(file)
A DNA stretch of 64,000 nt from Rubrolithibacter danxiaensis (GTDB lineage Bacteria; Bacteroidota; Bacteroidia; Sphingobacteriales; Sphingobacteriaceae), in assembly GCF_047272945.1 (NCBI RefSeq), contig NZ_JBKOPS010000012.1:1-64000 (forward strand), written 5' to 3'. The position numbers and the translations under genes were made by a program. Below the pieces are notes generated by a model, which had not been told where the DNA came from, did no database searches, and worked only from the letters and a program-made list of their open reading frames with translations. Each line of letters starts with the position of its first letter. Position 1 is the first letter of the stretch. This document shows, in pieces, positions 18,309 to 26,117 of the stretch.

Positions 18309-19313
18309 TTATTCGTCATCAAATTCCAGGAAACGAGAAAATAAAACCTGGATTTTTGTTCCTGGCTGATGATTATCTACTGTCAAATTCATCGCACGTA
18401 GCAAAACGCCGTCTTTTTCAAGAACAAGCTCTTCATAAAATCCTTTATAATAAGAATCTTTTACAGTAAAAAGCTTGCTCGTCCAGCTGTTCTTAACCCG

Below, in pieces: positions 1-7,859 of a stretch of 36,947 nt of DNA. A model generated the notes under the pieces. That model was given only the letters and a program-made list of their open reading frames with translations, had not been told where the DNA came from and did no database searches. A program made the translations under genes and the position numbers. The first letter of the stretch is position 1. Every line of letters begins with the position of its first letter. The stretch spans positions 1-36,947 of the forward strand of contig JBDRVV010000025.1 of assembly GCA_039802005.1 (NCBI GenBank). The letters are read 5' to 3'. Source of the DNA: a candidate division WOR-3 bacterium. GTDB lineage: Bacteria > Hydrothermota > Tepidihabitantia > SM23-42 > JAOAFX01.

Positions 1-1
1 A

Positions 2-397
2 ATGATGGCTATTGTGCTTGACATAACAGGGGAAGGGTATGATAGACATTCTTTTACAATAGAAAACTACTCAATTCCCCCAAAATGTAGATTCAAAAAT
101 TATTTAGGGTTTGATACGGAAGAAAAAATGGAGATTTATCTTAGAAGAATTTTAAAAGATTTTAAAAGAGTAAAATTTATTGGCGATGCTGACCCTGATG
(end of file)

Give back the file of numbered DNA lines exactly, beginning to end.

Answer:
A DNA stretch of 64,000 nt from Rubrolithibacter danxiaensis (GTDB lineage Bacteria; Bacteroidota; Bacteroidia; Sphingobacteriales; Sphingobacteriaceae), in assembly GCF_047272945.1 (NCBI RefSeq), contig NZ_JBKOPS010000012.1:1-64000 (forward strand), written 5' to 3'. The position numbers and the translations under genes were made by a program. Below the pieces are notes generated by a model, which had not been told where the DNA came from, did no database searches, and worked only from the letters and a program-made list of their open reading frames with translations. Each line of letters starts with the position of its first letter. Position 1 is the first letter of the stretch. This document shows, in pieces, positions 18,309 to 26,117 of the stretch.

Positions 18309-19313
18309 TTATTCGTCATCAAATTCCAGGAAACGAGAAAATAAAACCTGGATTTTTGTTCCTGGCTGATGATTATCTACTGTCAAATTCATCGCACGTA
18401 GCAAAACGCCGTCTTTTTCAAGAACAAGCTCTTCATAAAATCCTTTATAATAAGAATCTTTTACAGTAAAAAGCTTGCTCGTCCAGCTGTTCTTAACCCG

Below, in pieces: positions 1-7,859 of a stretch of 36,947 nt of DNA. A model generated the notes under the pieces. That model was given only the letters and a program-made list of their open reading frames with translations, had not been told where the DNA came from and did no database searches. A program made the translations under genes and the position numbers. The first letter of the stretch is position 1. Every line of letters begins with the position of its first letter. The stretch spans positions 1-36,947 of the forward strand of contig JBDRVV010000025.1 of assembly GCA_039802005.1 (NCBI GenBank). The letters are read 5' to 3'. Source of the DNA: a candidate division WOR-3 bacterium. GTDB lineage: Bacteria > Hydrothermota > Tepidihabitantia > SM23-42 > JAOAFX01.

Positions 1-1
1 A

Positions 2-397
2 ATGATGGCTATTGTGCTTGACATAACAGGGGAAGGGTATGATAGACATTCTTTTACAATAGAAAACTACTCAATTCCCCCAAAATGTAGATTCAAAAAT
101 TATTTAGGGTTTGATACGGAAGAAAAAATGGAGATTTATCTTAGAAGAATTTTAAAAGATTTTAAAAGAGTAAAATTTATTGGCGATGCTGACCCTGATG